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The best way to reform India's architecture of fiscal federalism
September 19, 2019

On 29 July 2019, the government amended and added to the terms of reference (TOR) of the 15th Finance Commission (15th FC), asking it to “... examine whether a separate mechanism for funding of defence and internal security ought to be set up..." The amendment has been interpreted as an attempt by the Centre to encroach on the fiscal autonomy of states and pre-empt a part of states’ resources to fund defence and internal security. There is a wider political and economic context that accounts for this interpretation.

 

The political context is the conversion of the Jammu and Kashmir state into three Union territories by the stroke of a pen, along with the abrogation of Article 370. Opposition parties and others claim that amendment of the 15th FC TOR is part of a larger campaign to undermine the federal character of the Constitution. The economic context is the sharp deceleration of growth and large shortfall in revenue, which are driving each other. Central revenue is projected to grow 25.6% in 2019-20, compared to the 8.9% rise in 2018-19. The expenditure projections are equally unrealistic. The Central government is well aware that another major expenditure shortfall in 2019-20 will further reduce growth, which had decelerated to 5% by the first quarter of 2019-20. The Central government is therefore scrambling for resources. It is against this background that the 15th FC TOR amendment is being seen as an attempt to preempt some resources of the states for funding defence and internal security.

 

Will the TOR amendment indeed encroach the fiscal space of the states and, if so, what should be done to preserve their fiscal autonomy? To address these questions, it has to be noted that nearly two-thirds of the shareable pool of tax revenue is usually transferred to the states. In the 14th FC award period, this was set at 63%, with the balance 37% being the Centre’s share. But in addition, the Centre also receives cesses and surcharges and the dividends and profits of central public enterprises and public sector financial institutions like banks and the Reserve Bank of India. In setting the Centre’s share at 37% of the shareable pool, the 14th FC had also factored in the Centre’s access to these non-shareable revenues as well as its expenditure needs, including the provision for defence and internal security. This is standard practice for all finance commissions.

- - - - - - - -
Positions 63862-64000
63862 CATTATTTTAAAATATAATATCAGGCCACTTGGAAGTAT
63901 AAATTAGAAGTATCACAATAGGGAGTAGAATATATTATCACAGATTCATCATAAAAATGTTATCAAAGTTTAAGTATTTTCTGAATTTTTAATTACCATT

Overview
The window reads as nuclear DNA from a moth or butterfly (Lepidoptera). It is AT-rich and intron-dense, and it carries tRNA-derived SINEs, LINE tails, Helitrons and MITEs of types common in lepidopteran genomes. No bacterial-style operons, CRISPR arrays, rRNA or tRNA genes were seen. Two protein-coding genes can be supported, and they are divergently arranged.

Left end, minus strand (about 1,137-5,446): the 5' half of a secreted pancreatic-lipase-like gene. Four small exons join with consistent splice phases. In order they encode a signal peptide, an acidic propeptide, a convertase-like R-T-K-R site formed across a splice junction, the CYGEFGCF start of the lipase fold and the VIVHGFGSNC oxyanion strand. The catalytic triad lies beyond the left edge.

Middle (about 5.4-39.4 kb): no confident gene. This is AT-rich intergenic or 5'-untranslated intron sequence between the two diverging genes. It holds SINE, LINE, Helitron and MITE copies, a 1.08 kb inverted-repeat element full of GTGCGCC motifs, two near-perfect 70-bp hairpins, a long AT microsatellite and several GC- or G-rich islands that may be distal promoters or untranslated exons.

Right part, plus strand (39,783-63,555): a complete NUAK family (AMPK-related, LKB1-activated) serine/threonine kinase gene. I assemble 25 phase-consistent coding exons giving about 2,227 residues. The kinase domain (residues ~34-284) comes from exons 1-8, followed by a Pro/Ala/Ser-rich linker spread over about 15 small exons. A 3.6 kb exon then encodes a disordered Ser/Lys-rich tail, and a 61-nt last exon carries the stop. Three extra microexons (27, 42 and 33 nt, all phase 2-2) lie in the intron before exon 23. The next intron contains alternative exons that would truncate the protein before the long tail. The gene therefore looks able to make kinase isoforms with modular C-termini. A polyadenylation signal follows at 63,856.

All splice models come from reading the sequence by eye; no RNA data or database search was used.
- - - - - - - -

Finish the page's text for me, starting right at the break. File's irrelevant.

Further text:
If the 15th FC recommends that a certain portion of the shareable pool should be separately carved out for defence and internal security, then the requirements of the Centre, net of defence and internal security, will have to be adjusted downwards. The 15th FC cannot obviously double-count the provision for defence and internal security both before and after devolution. Hence, the carve-out need not necessarily erode the fiscal space of states. However, while defence is a Central subject, internal security is the joint responsibility of the Centre and states. This would imply that the provision for internal security would be carved out in advance from what would otherwise have been states’ resources, but without their approval. So what would be eroded is not so much the fiscal space of states but their fiscal autonomy. 

 

There is a similar erosion of fiscal autonomy with Centrally Sponsored Schemes (CSS), the largest component of non-FC transfers to the states. CSS schemes are funded on a cost sharing basis, hence they pre-empt a large share of the states’ expenditure. Moreover, unlike FC transfers, which explicitly balance considerations of equity and efficiency, CSS allocations are entirely ad hoc decisions of Central ministries, favouring some states at the cost of others.

 

These issues call for reform of the overall architecture of fiscal federalism. Three possible options can be considered, each requiring a constitutional amendment.

 

One option is to only allow transfers through untied tax devolution. This option is unrealistic for several reasons. First there may be externalities, effects that spillover beyond state boundaries, or issues of national importance such as food security, which cannot be left entirely to states. Further, strong states may have the resources and capacity to design, finance and manage schemes on their own, but the weaker ones may not. Finally, given the long legacy of CSS, it is difficult to imagine that any central government would completely walk away from CSS, especially those that are popular and have considerable political mileage. 

 

A second option is to make the FC a permanent body and expand its mandate to undertake the resource allocator role of the erstwhile Planning Commission. However, this option would not preserve the fiscal autonomy of states since the FC would decide what programs or projects should be allocated to which states.

 

A third option, my preferred option, is to revive the Inter-States Council as an effective federal decision making body. It already exists as a constitutional body, but has been left dormant. It can be restructured as a federal institution outside the home ministry, a Council with state chief ministers as members and chaired by the prime minister. The Council should be supported by a secretariat of experts to design programmes and lay put the principles for their allocation among the states.

  

Sudipto Mundle is a Distinguished Fellow at the National Council of Applied Economic Research

 

Published in: Live mint, September 19, 2019